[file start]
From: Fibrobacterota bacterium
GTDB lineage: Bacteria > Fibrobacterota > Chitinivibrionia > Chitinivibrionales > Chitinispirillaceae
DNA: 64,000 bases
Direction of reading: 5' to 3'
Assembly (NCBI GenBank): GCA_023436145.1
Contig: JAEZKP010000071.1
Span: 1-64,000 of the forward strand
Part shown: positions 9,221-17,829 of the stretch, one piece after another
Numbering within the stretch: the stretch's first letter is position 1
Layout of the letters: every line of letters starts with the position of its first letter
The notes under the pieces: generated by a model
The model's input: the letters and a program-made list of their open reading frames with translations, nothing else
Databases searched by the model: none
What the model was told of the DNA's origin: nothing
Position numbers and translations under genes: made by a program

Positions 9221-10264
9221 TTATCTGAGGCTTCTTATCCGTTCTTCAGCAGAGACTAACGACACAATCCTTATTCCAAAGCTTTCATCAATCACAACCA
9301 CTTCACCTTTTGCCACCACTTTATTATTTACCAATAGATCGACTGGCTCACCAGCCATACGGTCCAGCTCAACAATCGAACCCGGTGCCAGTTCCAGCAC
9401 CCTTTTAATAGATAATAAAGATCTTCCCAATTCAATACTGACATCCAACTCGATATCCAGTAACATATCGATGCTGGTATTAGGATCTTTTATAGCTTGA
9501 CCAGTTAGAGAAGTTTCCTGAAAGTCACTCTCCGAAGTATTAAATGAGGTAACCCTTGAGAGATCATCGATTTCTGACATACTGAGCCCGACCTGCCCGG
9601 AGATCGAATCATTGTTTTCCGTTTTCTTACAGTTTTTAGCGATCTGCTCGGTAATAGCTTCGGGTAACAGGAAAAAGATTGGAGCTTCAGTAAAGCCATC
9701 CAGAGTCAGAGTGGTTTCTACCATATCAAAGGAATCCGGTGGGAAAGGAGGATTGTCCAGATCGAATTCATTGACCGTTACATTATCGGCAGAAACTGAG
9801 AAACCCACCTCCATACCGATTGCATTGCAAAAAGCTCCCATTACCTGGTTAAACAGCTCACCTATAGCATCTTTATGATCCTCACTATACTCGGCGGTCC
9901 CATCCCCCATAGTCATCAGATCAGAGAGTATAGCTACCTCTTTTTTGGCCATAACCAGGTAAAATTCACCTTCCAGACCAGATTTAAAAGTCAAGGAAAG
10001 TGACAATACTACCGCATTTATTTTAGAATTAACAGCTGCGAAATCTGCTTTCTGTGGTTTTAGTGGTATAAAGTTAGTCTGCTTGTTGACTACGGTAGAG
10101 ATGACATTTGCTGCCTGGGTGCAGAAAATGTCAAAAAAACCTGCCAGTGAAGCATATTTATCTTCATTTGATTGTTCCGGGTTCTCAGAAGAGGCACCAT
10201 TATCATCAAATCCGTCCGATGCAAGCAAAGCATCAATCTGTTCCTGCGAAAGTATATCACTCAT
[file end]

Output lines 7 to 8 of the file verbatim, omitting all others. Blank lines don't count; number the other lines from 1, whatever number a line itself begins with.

Span: 1-64,000 of the forward strand
Part shown: positions 9,221-17,829 of the stretch, one piece after another